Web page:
The legitimacy of the newly sworn-in governor Pedro Pierluisi is in the hands of the Puerto Rico Supreme Court, which yesterday accepted a lawsuit filed by the Senate challenging the constitutionality of the law used by former Governor Ricardo Rossello Nevares to appoint his successor.
The Supreme Court gave the Senate and the government - represented by the Department of Justice - and Pierluisi as sworn-in governor until today at noon to file their arguments for or against the constitutionality of Law 7 of 2005.
This law amended a 1952 legislation to establish the line of succession if the position of governor is vacant and added a clause that could allow a Secretary of State not confirmed to become governor. The piece appears to be unconstitutional, according to constitutional experts.
"Although it is regrettable that this matter has to be solved in our courts, I hope that it will be treated with the greatest urgency and diligence for the good of the people of Puerto Rico," Pierluisi said in written statements and added that Puerto Ricans can feel sure that he will see the government will continue to “fulfill its mission without interruption or delay.”
Pierluisi was appointed Secretary of State last week during the legislative recess and was only confirmed - in extraordinary session - by the House of Representatives. The Constitution states that a nominee for that office must have been confirmed by both legislative bodies.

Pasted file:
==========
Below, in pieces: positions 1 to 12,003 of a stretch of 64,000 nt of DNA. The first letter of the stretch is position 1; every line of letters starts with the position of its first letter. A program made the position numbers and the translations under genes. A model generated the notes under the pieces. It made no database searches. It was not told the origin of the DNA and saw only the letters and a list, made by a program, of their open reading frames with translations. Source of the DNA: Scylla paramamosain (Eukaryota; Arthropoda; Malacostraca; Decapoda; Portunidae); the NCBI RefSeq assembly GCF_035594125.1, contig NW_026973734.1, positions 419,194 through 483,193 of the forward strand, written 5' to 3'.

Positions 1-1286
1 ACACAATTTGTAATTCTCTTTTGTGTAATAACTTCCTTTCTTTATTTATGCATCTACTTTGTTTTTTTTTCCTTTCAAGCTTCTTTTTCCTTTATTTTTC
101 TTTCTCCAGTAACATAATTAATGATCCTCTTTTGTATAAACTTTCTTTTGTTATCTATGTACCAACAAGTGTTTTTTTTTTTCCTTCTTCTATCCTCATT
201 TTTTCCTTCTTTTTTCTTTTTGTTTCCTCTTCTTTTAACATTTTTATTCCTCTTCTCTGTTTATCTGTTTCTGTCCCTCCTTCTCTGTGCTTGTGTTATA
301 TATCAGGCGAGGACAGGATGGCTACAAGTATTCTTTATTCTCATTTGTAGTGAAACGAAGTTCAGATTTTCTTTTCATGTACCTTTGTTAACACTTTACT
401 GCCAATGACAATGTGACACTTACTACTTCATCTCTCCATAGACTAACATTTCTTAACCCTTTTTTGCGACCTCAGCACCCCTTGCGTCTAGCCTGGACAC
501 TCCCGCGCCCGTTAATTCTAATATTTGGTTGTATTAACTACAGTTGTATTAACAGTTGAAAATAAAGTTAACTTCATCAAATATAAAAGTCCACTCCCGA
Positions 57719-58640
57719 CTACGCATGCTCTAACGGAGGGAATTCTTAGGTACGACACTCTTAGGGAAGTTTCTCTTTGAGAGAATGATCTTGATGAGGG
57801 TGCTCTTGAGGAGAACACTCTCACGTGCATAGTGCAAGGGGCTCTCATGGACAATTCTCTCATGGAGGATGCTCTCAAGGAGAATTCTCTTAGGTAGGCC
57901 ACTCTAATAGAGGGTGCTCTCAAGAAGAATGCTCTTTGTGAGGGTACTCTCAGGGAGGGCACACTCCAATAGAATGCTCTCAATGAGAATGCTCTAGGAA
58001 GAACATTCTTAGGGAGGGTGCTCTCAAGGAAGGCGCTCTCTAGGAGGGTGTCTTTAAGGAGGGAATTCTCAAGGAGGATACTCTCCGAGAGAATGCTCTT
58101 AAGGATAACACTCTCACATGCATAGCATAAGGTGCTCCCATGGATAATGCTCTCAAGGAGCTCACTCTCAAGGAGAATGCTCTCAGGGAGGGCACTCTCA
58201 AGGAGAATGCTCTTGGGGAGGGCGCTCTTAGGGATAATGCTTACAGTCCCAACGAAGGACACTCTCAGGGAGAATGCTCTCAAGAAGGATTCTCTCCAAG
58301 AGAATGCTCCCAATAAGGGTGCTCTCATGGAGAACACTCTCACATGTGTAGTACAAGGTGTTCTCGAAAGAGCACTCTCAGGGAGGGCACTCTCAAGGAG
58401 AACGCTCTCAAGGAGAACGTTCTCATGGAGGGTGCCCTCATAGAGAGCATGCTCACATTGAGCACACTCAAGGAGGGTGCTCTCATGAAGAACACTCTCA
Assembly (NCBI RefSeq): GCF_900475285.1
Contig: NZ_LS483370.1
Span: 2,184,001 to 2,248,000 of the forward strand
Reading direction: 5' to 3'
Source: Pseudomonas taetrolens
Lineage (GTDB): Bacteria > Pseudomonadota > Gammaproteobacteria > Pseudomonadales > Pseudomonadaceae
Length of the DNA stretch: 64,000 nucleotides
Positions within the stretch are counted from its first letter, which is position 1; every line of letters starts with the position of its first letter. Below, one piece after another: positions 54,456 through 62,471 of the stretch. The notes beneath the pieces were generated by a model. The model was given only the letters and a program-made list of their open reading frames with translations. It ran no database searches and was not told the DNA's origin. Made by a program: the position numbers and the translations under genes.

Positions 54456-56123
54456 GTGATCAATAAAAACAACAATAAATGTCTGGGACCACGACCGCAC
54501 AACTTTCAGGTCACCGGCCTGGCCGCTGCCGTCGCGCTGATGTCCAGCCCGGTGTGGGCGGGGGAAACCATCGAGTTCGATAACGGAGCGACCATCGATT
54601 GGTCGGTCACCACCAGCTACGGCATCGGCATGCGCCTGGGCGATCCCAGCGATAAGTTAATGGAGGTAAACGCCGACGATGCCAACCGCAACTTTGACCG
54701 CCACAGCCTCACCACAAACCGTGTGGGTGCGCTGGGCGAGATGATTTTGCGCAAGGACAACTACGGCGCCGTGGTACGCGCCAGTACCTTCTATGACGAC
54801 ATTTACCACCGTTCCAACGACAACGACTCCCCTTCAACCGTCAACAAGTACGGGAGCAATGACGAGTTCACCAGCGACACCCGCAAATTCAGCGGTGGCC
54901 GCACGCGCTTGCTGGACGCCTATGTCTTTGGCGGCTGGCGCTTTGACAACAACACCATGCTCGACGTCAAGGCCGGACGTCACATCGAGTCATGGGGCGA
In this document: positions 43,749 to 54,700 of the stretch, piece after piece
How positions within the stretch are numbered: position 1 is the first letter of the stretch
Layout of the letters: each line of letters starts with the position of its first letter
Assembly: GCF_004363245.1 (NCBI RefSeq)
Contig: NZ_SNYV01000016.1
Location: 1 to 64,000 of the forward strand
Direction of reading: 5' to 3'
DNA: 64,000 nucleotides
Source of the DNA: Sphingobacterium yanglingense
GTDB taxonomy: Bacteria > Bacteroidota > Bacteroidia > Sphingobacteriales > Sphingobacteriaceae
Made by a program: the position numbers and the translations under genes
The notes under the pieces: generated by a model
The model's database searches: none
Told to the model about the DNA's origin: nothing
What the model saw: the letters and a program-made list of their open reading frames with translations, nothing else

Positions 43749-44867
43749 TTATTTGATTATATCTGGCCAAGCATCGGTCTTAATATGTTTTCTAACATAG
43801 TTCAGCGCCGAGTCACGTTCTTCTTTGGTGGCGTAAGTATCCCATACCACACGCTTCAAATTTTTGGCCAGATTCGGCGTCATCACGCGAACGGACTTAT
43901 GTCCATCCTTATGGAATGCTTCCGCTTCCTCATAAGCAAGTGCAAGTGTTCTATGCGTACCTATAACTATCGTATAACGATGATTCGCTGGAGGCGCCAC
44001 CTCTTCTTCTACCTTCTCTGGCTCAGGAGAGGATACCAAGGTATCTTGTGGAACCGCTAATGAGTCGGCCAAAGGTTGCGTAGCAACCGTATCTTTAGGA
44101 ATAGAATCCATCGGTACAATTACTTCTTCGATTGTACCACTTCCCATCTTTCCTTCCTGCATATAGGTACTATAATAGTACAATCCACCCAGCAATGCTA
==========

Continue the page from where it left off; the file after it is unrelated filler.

According to the lawsuit filed by Senate President Thomas Rivera Schatz, not requiring confirmation from the Senate "contravenes not only Law 7- 2005, but Puerto Rico's Constitution.”
"Such action flagrantly usurped the constitutional prerogatives of the Senate. As a consequence of this, and in the case this interpretation is considered correct, it would then proceed to declare the unconstitutionality of Law 7-2005," adds the lawsuit.
Jenniffer González reacts
Washington D.C. Resident Commissioner Jenniffer González also said yesterday that the Supreme Court has to decide the controversy.
González avoided answering directly if she believes Pierluisi usurped power by swearing in the governor.
"This is going to be a matter that will be resolved by the island´s courts. The political leadership generating more controversy over a controversy that does not provide stability to anyone brings nothing to this" she replied. "The Supreme Court has to resolve immediately so that the process is carried out properly," she added.
If the Supreme Court declares the law constitutional, Pierluisi could remain in office. Otherwise, he would no longer be in the line of succession and Justice Secretary Wanda Vázquez, who has expressed no interest in the position, would be the successor.
Although these seem to be the most likely scenarios, they are not necessarily the only options the Supreme Court has.
27 out of 29 senators attended the extraordinary session. Majority spokesman Carmelo Ríos, who is not in Puerto Rico according to spokeswoman Marimar Alicea, was one of the two senators who missed the session.
Before the session, they held a caucus of the New Progressive majority. El Nuevo Día learned that, before that meeting, senators like Evelyn Vázquez, Abel Nazario and Luis Daniel Muñiz regretted Ríos' prolonged absence. Rivera Schatz did not participate in those conversations and removing him as spokesman was not discussed in the caucus.